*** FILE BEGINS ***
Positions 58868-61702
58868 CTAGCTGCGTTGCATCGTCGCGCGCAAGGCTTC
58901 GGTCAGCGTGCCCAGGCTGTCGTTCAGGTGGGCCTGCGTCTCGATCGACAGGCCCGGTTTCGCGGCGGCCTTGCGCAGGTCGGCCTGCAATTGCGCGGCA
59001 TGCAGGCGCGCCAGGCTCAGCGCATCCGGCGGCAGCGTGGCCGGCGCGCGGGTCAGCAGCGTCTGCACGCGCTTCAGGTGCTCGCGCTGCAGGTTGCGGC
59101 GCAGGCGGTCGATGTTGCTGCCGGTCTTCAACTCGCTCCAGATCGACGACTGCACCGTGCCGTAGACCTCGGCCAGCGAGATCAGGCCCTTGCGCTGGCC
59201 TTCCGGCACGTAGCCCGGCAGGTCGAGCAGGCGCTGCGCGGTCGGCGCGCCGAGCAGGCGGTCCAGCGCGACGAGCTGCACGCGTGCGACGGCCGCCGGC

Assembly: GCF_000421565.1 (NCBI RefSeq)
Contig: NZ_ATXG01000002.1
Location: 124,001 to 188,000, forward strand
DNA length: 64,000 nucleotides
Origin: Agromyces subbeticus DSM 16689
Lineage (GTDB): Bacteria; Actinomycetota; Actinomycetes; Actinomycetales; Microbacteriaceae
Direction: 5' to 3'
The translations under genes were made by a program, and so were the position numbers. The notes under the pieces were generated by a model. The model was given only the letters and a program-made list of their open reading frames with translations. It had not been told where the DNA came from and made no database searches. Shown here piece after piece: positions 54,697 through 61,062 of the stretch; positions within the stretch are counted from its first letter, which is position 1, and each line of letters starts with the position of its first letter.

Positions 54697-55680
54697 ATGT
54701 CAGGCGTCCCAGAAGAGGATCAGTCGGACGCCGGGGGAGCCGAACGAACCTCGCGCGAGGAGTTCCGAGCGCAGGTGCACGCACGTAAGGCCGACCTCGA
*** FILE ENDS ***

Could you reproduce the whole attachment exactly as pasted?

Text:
Positions 58868-61702
58868 CTAGCTGCGTTGCATCGTCGCGCGCAAGGCTTC
58901 GGTCAGCGTGCCCAGGCTGTCGTTCAGGTGGGCCTGCGTCTCGATCGACAGGCCCGGTTTCGCGGCGGCCTTGCGCAGGTCGGCCTGCAATTGCGCGGCA
59001 TGCAGGCGCGCCAGGCTCAGCGCATCCGGCGGCAGCGTGGCCGGCGCGCGGGTCAGCAGCGTCTGCACGCGCTTCAGGTGCTCGCGCTGCAGGTTGCGGC
59101 GCAGGCGGTCGATGTTGCTGCCGGTCTTCAACTCGCTCCAGATCGACGACTGCACCGTGCCGTAGACCTCGGCCAGCGAGATCAGGCCCTTGCGCTGGCC
59201 TTCCGGCACGTAGCCCGGCAGGTCGAGCAGGCGCTGCGCGGTCGGCGCGCCGAGCAGGCGGTCCAGCGCGACGAGCTGCACGCGTGCGACGGCCGCCGGC

Assembly: GCF_000421565.1 (NCBI RefSeq)
Contig: NZ_ATXG01000002.1
Location: 124,001 to 188,000, forward strand
DNA length: 64,000 nucleotides
Origin: Agromyces subbeticus DSM 16689
Lineage (GTDB): Bacteria; Actinomycetota; Actinomycetes; Actinomycetales; Microbacteriaceae
Direction: 5' to 3'
The translations under genes were made by a program, and so were the position numbers. The notes under the pieces were generated by a model. The model was given only the letters and a program-made list of their open reading frames with translations. It had not been told where the DNA came from and made no database searches. Shown here piece after piece: positions 54,697 through 61,062 of the stretch; positions within the stretch are counted from its first letter, which is position 1, and each line of letters starts with the position of its first letter.

Positions 54697-55680
54697 ATGT
54701 CAGGCGTCCCAGAAGAGGATCAGTCGGACGCCGGGGGAGCCGAACGAACCTCGCGCGAGGAGTTCCGAGCGCAGGTGCACGCACGTAAGGCCGACCTCGA